British shirtmaker Hilditch and Key replaces spreadsheet 'guesswork' with SAP’s Business ByDesign

Traditional shirtmakers Hilditch and Key finds wholesalers are beginning to ‘sit up and take notice’ now they have deployed an SAP suite to support its traditional tailoring firm.

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Hilditch & Key, one of the few remaining British shirt manufacturer and men’s retailers, has rolled out SAP's Business ByDesign suite to replace Excel spreadsheets and various manual processes previously used to manage its operations. 

Since chief executive Steve Millar  took the reins 18 months ago, the firm has seen a change from “pen and paper” system – and a combination of Excel spreadsheets and Sage at its most technical - to the SAP suite, which is aimed at smaller businesses and subsidiaries. 

Stock control and supply and demand were just “guesswork” before, Millar told ComputerworldUK. Now, with a branding change, a new website and a streamlined system for wholesale partners to plug in and pull data on orders and barcoding material, Millar’s team have improved customer service for its international customers who are “cash rich, but time poor,” through its online ordering services.

"Customer experience has improved and the staff infrastructure too - this new IT system has been an agent of change for employees, along with our rebrand," Millar said.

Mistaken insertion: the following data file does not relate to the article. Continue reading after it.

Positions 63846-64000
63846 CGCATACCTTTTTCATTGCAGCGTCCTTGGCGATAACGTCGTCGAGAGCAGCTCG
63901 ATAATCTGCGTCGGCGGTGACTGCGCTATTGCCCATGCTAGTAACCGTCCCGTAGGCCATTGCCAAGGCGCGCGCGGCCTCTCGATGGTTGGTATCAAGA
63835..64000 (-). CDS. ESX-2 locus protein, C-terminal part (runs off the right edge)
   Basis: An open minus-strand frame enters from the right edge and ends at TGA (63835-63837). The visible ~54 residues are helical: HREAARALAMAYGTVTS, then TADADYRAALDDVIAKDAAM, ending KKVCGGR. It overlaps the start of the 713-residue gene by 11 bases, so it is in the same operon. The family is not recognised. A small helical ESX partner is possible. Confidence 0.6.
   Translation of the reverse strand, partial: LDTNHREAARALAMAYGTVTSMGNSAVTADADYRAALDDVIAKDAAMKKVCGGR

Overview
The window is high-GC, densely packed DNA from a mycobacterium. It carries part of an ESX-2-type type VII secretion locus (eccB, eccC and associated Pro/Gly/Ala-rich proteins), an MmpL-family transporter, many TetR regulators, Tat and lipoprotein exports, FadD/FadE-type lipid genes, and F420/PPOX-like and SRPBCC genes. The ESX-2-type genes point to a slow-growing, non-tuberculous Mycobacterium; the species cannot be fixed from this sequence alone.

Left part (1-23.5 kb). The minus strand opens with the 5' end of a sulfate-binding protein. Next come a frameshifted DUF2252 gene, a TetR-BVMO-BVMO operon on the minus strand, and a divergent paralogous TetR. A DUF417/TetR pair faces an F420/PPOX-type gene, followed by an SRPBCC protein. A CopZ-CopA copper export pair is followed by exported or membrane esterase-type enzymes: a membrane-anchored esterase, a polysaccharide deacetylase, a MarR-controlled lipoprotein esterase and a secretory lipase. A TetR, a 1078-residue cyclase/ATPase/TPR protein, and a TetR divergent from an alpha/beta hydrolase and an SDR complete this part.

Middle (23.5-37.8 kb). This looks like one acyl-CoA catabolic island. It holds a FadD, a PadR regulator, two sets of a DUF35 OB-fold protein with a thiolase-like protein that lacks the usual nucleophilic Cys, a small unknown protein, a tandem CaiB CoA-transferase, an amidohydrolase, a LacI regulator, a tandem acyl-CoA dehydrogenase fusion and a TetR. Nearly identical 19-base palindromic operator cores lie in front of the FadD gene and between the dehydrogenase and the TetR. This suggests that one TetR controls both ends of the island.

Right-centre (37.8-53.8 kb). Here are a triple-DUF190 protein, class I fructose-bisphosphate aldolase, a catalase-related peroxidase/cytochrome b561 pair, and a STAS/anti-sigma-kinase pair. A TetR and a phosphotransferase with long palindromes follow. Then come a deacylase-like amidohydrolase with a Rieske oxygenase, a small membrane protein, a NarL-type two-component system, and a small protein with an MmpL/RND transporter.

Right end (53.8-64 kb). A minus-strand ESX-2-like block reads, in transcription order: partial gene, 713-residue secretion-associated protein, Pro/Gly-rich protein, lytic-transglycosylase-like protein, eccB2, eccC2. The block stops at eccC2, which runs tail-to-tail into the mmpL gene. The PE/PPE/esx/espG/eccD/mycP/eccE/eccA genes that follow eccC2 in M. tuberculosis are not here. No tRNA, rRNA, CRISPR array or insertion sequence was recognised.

Established in 1899, Hilditch & Key has two flagship shops in London’s Jermyn Street and in Rue Di Rivoli in Paris. It counts Bloomingdales, Selfridges and Bon Marche in Paris amongst its wholesalers.

Working with service provider Mobile Cloud, Hilditch & Key deployed the SAP software to manage its operations from factory floor to retail stock management and multi-channel sales.

Employing around fifty people, and manufacturing its menswear in a factory in Edinburgh, it is a less than conventional SAP customer - however, its choice of vendor is boosting its credibility amongst wholesalers.

“In previous retail experience I used bespoke systems, for bespoke businesses, but they just didn’t work. Talking to others in the industry – like Burberry and Net-a-Porter – they use SAP," he said.

“When you tell other firms you are working with an SAP system, they sit up and take notice. We have spent a lot of money on SAP and it sells to us as a store going into the wholesale market.”